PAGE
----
In a move that would have been deemed highly unlikely less than a year ago, 4th Infantry Brigade Combat Team (Airborne), 25th Infantry Division, U.S Army Alaska the only active 4th Brigade in the U.S. Army, cased its colors for deployment instead of inactivation during a ceremony at Joint Base Elmendorf-Richardson, Alaska, September 8, 2017.
This marked the beginning of the Spartan brigade's fourth deployment and third to Afghanistan, this time as an integral part of Operation Resolute Support.
"It important to understand that just 9 months ago the future of this brigade was still quite unknown," said Col. Jason Jones, brigade commander. "Since then, the brigade has gone from being potentially inactivated to being told you're not only not going to be inactivated, we're now going to deploy to Afghanistan. Throughout all of this, the paratroopers standing before you remained unflappable."
The road to deployment included a last-minute training rotation at Joint Readiness Training Center in addition to multiple home station exercises and mission-specific training from units currently deployed to Afghanistan.
"Your training, your competence as a combined arms team and the lethal capabilities you can bring to bear uniquely qualify you to teach and mentor your Afghan partners in the art and science of war," said Col. Mark Colbrook, U.S. Army Alaska Deputy commander, sustainment. "Your mission in Afghanistan will be difficult and demanding, but make no mistake: You are ready."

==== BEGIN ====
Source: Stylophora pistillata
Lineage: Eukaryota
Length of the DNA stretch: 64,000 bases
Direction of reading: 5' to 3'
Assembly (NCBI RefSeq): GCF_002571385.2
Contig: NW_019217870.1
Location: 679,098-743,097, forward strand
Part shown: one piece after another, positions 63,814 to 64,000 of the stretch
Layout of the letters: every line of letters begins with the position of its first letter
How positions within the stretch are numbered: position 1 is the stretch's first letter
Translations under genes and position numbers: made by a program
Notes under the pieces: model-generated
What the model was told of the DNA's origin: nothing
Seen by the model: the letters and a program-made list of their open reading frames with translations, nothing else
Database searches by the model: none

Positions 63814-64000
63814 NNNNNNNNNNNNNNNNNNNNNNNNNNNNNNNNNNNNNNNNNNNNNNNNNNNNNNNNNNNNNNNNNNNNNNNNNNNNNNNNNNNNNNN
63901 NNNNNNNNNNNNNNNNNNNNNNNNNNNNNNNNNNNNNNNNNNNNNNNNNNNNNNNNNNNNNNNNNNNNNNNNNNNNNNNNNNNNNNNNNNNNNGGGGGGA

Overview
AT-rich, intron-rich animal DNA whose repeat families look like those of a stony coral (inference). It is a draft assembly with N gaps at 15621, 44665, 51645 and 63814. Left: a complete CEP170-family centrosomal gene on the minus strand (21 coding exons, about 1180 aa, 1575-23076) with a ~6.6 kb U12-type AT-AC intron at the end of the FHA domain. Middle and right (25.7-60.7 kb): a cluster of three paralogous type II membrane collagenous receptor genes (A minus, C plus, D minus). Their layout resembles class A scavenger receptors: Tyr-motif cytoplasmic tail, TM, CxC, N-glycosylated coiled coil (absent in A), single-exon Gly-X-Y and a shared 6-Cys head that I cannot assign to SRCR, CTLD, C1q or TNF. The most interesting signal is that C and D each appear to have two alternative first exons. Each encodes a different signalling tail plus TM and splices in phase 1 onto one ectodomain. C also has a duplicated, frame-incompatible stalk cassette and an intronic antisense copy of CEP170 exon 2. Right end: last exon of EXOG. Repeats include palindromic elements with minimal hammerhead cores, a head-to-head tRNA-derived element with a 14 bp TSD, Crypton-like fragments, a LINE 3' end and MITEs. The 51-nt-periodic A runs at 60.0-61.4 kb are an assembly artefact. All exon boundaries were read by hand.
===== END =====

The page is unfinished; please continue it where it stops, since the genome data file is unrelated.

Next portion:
The ceremony had no shortage of distinguished visitors, military and civilian. In attendance were the governor of Alaska, Bill Walker, Senator Dan Sullivan, Mark Begich, former Alaska state senator, Mayor Ethan Berkowitz, Mayor of Anchorage, Rep. Dan Sadler, Alaska state representative, and Sgt. Maj. Brian Stover, senior enlisted advisor of U.S. Army Alaska.
"There was nothing, and I mean nothing that was going to keep me away from attending this deployment ceremony of the 4/25," said Sen. Dan Sullivan, Alaska state senator.
Sen. Sullivan was introduced by Col. Colbrook as the reason why 4/25 is the most recognized brigade combat team in the U.S. senate. Sullivan, a Marine reservist, compared the differences between the Marines' "oohrah" and the army's "hooah," then tried to goad the paratroopers on the field into giving a hooah while at the position of parade rest and failed, much to the crowd's delight.
"When Gen. Milley made the final decision this year to retain the 4/25, he called this unit, quote, one of the most trained and ready units in the entire U.S. Army," Sullivan said. "I was just briefed a couple of days ago by Secretary of Defense Mattis and the chairman of the joint chiefs, Gen. Dunford, on the new Afghan strategy. They both underscored that the U.S. Military is sending only its best, top trained forces to Afghanistan. That's all of you."
Speakers during the ceremony recognized the deploying paratroopers standing on the field but also readily recognized those who would be sacrificing heavily during the deployment, the families of those approximately 2,100 soldiers going forward.
"Our families take on the burdens that no one else could ever imagine," Jones said. "To the wives, husbands, children, brothers and sisters, parents of the paratroopers, you are truly the unsung heroes of American national security. You might not be wearing the uniform but you're surely serving the nation through your personal sacrifices and separation from your loved ones. We salute you for your service to our country."
The Spartan Brigade will continue deploying paratroopers throughout the month with return planned in Summer 2018.